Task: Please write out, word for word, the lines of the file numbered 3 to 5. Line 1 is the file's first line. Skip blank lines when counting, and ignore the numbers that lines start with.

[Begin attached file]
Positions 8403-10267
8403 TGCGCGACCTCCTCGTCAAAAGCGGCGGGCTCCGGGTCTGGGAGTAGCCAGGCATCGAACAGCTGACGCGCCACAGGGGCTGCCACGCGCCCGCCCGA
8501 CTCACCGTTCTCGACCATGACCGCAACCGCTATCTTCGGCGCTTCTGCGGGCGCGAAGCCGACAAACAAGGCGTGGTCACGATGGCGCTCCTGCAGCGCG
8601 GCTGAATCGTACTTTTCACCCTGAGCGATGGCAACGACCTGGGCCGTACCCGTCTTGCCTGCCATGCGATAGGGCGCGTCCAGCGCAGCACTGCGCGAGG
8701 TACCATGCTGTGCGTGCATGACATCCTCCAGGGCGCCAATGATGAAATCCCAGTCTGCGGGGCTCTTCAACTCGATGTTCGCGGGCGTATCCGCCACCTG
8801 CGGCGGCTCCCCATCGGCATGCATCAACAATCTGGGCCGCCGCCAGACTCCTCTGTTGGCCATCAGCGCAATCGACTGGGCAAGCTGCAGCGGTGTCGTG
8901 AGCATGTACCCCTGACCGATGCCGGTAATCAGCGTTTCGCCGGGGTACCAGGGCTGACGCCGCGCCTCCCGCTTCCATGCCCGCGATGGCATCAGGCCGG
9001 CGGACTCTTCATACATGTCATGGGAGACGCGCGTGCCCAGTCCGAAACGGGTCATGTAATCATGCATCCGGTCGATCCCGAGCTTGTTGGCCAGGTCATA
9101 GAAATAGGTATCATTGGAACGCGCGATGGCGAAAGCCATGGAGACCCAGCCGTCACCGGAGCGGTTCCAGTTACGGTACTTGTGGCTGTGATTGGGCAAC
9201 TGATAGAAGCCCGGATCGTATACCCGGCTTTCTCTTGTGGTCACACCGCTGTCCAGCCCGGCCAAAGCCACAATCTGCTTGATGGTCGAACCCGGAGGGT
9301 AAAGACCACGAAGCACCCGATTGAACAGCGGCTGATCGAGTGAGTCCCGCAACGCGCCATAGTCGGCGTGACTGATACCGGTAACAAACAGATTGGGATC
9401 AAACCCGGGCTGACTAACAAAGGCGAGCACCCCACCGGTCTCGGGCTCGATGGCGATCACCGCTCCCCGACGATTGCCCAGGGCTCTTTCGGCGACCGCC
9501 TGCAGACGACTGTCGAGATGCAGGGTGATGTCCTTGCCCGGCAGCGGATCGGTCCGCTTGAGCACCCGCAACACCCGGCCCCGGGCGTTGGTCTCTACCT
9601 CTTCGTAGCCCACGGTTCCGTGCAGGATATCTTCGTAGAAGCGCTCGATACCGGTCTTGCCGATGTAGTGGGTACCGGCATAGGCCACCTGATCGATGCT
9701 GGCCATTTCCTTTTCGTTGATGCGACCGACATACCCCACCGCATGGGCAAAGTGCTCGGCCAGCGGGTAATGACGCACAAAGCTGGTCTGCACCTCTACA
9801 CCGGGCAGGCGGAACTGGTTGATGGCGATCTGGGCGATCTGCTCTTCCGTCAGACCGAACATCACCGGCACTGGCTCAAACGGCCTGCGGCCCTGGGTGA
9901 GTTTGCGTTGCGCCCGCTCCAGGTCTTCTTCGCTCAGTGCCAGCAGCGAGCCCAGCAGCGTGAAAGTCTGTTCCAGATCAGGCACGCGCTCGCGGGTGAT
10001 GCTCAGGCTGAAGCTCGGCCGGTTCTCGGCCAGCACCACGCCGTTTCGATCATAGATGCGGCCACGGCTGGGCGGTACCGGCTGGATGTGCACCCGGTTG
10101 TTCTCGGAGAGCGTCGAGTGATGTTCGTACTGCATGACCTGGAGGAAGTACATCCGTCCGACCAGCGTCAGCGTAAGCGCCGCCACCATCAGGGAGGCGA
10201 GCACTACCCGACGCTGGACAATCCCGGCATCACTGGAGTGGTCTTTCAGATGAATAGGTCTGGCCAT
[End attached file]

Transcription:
8501 CTCACCGTTCTCGACCATGACCGCAACCGCTATCTTCGGCGCTTCTGCGGGCGCGAAGCCGACAAACAAGGCGTGGTCACGATGGCGCTCCTGCAGCGCG
8601 GCTGAATCGTACTTTTCACCCTGAGCGATGGCAACGACCTGGGCCGTACCCGTCTTGCCTGCCATGCGATAGGGCGCGTCCAGCGCAGCACTGCGCGAGG
8701 TACCATGCTGTGCGTGCATGACATCCTCCAGGGCGCCAATGATGAAATCCCAGTCTGCGGGGCTCTTCAACTCGATGTTCGCGGGCGTATCCGCCACCTG